Biden administration is planning to restart Trump's Remain in Mexico policy at the border between mid-November

Biden has ended "Remain in Mexico," declaring it to be inhumane due to the violence that asylum seekers from Mexico endured


After losing an appeal over a legal dispute, the Biden administration has been rumored to be planning the resumption of a Trump-era policy which requires asylum seekers to wait in Mexico to be able to appear in U.S. immigration court hearings in accordance with an application filed by the courts late Thursday.

Presidency Joe Biden had ended the Trump administration's "Remain in Mexico" policy in his first year as president in January of this year, claiming it was inhumane due to the violence that migrants endured waiting in Mexico to be heard in court.

Texas and Missouri and Missouri filed suit against in the Biden administration on April 1 regarding the suspension of Remain in Mexico which is also called the Migrant Protection Protocols, or MPP. In August a federal judge in Texas demanded that the Biden administration to restore the MPP, pending what happens in the lawsuit.

August. 25, Supreme Court orders Biden administration to resume the 'Remain in Mexico the policy

AUG. 26, 202101:17

The Biden administration tried to block the order, but it lost in the federal appeals court as well as before the Supreme Court and then said it would follow the court's decision.

Senior administration officials informed reporters on Thursday that under revised Biden administration's Version of the Remain In Mexico immigrants will receive dates for court hearings set no longer than six months into the future , and will be able to be able to attend sessions with judges from immigration at one of the courts that are to be built close to Brownsville as well as Laredo, Texas.

The plans for implementing the new policy, however they could be put on hold if Biden administration wins the lawsuit brought against it by Texas as well as Missouri.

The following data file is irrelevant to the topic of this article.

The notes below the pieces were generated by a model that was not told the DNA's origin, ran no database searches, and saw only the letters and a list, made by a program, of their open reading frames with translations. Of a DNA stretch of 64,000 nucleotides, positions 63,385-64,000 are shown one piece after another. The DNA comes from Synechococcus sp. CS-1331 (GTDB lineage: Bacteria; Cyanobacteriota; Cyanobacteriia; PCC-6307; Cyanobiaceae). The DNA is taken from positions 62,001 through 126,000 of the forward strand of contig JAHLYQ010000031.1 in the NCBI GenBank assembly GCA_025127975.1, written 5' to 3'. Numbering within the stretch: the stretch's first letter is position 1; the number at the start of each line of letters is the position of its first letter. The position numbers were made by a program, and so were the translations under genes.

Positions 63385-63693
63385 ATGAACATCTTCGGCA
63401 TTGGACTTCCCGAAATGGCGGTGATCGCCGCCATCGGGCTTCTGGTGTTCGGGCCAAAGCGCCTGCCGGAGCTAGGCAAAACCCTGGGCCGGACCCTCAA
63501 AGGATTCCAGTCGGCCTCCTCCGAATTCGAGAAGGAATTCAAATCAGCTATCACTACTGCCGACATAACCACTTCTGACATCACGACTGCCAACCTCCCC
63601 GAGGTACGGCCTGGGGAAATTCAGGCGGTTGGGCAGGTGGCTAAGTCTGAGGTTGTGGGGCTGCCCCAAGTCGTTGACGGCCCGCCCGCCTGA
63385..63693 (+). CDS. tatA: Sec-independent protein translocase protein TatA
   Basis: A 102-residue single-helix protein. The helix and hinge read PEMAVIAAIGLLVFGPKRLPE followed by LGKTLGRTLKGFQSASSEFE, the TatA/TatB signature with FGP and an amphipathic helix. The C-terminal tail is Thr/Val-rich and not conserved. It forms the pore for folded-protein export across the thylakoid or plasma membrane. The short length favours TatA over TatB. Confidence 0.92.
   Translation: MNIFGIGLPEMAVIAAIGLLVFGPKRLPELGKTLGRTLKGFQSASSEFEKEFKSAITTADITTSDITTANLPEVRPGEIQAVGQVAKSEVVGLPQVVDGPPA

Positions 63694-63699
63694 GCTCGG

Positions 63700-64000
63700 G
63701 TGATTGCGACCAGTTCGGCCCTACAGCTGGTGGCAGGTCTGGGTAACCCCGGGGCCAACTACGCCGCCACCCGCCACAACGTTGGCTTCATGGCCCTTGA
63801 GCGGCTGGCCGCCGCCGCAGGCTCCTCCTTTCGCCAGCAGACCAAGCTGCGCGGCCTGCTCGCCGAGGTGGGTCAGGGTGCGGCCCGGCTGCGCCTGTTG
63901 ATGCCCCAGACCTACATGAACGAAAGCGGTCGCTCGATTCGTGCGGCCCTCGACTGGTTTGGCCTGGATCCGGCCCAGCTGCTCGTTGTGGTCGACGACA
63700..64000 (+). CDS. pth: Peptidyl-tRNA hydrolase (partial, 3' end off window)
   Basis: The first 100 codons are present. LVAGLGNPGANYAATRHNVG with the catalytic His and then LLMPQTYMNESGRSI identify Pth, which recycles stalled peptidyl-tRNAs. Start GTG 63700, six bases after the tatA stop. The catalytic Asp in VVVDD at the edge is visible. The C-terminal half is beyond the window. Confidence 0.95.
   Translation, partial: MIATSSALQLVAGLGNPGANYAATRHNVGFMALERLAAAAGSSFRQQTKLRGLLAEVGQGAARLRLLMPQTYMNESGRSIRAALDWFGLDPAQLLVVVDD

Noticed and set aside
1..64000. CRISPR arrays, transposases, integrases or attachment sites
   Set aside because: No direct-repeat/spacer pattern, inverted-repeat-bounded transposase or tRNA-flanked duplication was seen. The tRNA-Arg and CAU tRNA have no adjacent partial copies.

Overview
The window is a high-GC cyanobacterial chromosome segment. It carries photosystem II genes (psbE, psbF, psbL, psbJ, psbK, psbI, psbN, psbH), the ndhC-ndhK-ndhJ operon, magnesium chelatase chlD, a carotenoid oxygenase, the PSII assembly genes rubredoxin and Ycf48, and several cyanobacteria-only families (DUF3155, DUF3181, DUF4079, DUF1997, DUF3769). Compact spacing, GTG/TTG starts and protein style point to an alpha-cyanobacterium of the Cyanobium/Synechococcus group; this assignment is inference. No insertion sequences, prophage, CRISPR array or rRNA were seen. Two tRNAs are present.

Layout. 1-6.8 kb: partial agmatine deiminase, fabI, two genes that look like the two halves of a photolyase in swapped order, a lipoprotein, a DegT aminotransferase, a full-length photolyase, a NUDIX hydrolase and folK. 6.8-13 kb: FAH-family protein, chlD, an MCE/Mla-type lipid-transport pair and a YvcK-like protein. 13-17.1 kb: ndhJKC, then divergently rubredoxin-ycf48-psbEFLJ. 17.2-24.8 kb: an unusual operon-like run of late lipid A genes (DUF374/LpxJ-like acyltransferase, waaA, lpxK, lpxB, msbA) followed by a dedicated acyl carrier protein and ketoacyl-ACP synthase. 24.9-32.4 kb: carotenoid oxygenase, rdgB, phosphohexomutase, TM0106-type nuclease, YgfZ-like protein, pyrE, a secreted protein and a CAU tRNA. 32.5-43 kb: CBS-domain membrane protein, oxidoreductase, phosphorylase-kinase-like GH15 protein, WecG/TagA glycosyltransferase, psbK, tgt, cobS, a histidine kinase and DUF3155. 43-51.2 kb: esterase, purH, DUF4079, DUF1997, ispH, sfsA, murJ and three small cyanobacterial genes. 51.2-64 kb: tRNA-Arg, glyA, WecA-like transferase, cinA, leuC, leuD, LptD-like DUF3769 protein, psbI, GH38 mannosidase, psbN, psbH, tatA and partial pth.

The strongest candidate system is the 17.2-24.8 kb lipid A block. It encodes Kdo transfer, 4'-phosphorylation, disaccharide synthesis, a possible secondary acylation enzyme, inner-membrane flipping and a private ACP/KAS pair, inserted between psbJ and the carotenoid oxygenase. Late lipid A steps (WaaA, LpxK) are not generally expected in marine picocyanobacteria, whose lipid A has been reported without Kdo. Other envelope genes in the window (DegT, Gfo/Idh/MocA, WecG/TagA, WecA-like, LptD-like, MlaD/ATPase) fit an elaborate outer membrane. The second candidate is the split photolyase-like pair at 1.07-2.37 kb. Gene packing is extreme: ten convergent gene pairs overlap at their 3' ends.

"There are certain issues Mexico has also raised about the prior implementation" of Remain in Mexico one of the officials told. "Any reimplementation would have to take those into account."

In the statement an official from the Department of Homeland Security said: "As noted in the declaration that was filed the previous day, DHS will take the steps necessary to adhere to the court's order that requires us to reinstate MPP with good-faith. Our team is working on doing this in spite of our appeal to the court's decision, for example such actions as contracting to construct temporary facilities for immigration hearing close to at the Southwest border.

"Significantly, Mexico is a sovereign nation that must make an independent decision to accept the return of individuals without status in Mexico as part of any reimplementation of MPP," the statement stated. "Discussions with the Government of Mexico concerning when and how MPP will be reimplemented are ongoing."

Staying in Mexico This policy, that the Trump administration announced in January of 2019, led to an increase in the number of people living in the refugee camps in that Mexican other side of border. Human rights organizations have documented hundreds of kidnappings, rapes , and assaults on migrants sitting in sprawling camp to hear the asylum process.

The Biden administration continues to enforce -and defend in a different legal case -- the Covid-19 regulations, also known in court as Title 42, which push immigrants back to Mexico or force them out of their homelands without providing them with dates for court. Officials said that the administration would continue to follow the policy, and that only those who aren't subject to Title 42 -- for many reasonscould be allowed to remain in Mexico.